Good night, bees. Sleep tight till spring…

| Courses + Workshops, Natural Beekeeping | comments | Author :

I am pleased to say that our emergency measure of combining two Warré beehive colonies at Milkwood Farm seems to have worked. The two colonies have made friends, combined,  and are now operating as one big family (or super organism, to be technical).

Time to bed the new uber-colony down for winter, following one last inspection as part of our first on-farm natural beekeeping course. As i write this, the bees are now tucked up against the cold, with an extra box of honey on top to keep them supplied till spring. We won’t bother them until then, for a couple of reasons…

Tim shows the underside of one of the warré boxes from our hive full of naturally drawn comb

The first reason we won’t be bothering them all winter is that every time you open a hive, you drastically change the core temperature. And keeping warm is a big deal for bees.

A honeybee colony self-generates a core temperature of around 35ºc, which is saying something for insects. It’s not like they have mammalian warmth on their side! They create this warmth by friction – literally buzzing and shivering. And that’s a lot of buzzing to keep a hive at 35ºc in the middle of winter…

All that buzzing takes a lot of energy, as you can imagine. Every time you open a hive, it can take that colony up to 3 days to regain it’s core temperature, which of course places a fair bit of extra stress on the bees. Bees are vulnerable enough in winter as it is. No need to place extra stress on the colony.

Tim checks that the queen is laying and all is well in the hive
The class having a good look at a frame from our warré hive. The cell-grazed sheep beyond are not as interested.

The second reason we won’t be bothering the bees is that we don’t want to risk chilling the brood (the baby bees) in their brood cells. Chilling the brood can kill them, which is not a way to ensure a thriving, resilient colony.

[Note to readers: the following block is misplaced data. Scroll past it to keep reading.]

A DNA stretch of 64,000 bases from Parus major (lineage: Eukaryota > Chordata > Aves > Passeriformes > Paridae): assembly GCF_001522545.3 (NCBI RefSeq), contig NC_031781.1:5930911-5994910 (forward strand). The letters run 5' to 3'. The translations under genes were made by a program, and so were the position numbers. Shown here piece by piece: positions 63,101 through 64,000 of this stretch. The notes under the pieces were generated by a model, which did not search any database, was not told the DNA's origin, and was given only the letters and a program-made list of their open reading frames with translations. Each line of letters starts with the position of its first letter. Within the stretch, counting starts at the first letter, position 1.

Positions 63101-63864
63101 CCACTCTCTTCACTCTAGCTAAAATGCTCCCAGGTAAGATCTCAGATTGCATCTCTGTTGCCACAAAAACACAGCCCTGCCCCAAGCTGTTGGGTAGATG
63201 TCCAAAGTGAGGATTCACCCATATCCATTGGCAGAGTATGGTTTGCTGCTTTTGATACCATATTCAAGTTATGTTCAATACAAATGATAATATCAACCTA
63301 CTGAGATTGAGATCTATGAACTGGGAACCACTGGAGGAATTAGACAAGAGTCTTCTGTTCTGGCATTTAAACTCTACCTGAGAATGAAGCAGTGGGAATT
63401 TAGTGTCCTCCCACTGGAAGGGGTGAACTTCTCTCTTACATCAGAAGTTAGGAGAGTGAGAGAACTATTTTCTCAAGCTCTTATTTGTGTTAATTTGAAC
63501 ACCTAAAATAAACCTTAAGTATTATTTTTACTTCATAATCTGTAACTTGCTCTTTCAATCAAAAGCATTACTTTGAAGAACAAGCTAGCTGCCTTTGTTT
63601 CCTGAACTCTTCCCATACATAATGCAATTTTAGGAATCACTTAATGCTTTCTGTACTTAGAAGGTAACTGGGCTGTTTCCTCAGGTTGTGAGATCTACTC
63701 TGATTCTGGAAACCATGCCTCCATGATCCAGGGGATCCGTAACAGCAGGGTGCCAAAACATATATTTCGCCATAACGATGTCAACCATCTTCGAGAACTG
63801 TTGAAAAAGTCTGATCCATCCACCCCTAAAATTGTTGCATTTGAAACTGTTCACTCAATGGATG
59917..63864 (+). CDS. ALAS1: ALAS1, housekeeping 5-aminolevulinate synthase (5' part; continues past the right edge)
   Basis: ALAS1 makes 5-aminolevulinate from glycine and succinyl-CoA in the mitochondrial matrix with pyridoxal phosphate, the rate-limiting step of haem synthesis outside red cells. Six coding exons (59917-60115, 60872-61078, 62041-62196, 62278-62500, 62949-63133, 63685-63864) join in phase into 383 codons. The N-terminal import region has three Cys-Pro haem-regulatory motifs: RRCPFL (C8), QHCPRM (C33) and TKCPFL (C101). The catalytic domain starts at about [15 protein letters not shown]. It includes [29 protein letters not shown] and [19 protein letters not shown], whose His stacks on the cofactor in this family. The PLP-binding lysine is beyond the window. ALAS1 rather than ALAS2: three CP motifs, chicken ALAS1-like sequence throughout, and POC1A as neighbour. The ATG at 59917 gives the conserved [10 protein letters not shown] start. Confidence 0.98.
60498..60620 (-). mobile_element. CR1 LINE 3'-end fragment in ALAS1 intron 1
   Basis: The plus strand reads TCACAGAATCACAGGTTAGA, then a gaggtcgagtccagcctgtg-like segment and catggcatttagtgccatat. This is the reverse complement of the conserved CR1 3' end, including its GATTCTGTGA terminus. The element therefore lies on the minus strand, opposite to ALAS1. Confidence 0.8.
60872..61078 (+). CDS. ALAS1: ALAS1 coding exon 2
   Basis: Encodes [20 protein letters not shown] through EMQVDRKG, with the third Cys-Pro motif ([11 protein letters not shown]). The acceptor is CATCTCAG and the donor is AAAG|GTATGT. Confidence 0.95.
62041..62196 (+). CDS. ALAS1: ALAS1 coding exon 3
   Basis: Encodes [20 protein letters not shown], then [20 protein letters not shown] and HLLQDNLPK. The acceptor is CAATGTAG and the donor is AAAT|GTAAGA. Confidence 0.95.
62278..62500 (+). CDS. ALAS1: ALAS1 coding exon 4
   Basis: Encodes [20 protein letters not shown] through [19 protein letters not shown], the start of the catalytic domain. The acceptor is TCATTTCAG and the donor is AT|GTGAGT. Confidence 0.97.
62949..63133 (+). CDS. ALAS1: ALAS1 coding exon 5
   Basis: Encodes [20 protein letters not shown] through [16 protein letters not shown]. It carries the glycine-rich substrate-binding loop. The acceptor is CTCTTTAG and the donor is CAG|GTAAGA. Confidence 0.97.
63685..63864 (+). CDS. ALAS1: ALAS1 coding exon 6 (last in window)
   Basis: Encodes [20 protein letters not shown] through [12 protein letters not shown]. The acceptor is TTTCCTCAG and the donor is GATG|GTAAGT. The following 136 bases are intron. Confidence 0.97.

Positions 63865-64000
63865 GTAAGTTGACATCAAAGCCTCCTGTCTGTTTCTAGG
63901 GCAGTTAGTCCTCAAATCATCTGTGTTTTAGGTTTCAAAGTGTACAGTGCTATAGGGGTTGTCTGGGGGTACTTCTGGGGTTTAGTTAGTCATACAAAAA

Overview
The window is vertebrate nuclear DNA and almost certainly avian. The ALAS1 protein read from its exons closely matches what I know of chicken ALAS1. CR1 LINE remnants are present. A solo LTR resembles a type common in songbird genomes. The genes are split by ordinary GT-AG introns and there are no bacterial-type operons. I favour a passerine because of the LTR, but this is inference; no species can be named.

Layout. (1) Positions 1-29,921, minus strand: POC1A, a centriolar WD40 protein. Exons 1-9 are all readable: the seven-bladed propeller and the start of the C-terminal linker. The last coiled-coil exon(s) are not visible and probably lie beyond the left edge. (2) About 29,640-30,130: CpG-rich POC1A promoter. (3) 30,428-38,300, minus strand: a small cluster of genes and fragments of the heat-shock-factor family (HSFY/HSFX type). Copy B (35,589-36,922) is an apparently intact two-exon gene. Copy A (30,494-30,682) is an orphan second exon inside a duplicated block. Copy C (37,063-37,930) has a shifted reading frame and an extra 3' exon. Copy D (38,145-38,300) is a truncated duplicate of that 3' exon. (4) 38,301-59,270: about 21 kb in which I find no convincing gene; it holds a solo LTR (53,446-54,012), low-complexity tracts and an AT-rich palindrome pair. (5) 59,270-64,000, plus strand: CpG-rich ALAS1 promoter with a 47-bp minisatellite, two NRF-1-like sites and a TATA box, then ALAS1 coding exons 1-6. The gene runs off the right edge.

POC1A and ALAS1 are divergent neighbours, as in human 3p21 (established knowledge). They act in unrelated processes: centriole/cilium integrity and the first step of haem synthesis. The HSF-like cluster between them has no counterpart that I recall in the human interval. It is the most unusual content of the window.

The third reason we won’t be bothering the is because we don’t need to. Tim Malfroy kindly brought a box of honeycomb to put on top of our colony, which will be enough to feed the bees through the winter till spring, when nectar starts flowing gain and the bees can go foraging.

Our bees don’t have enough of their own honey stores due to reasons described in Putting our honey where our mouth is: a lean year.

Tim with a frame full of honeycomb, from the box of honey he's about to put on top of our hive.

A note that you should only feed bees honey if you are sure that the hive that the honeycomb is coming from is disease free (which Tim is sure of, in this case – and he’s been doing this all his life, so I’m happy with that call). If you don’t have any honey, you’d need to feed the bees sugar water… something we’re trying to avoid.

The box of honey will do two things for our colony. It will provide food until spring, and it will also create a thermal dome above the colony, which will help keep the colony warm.

In a natural beehive, bees set their hive up this way, with the honey stores above the colony. Extra insulation in winter is a wonderful thing for retaining heat.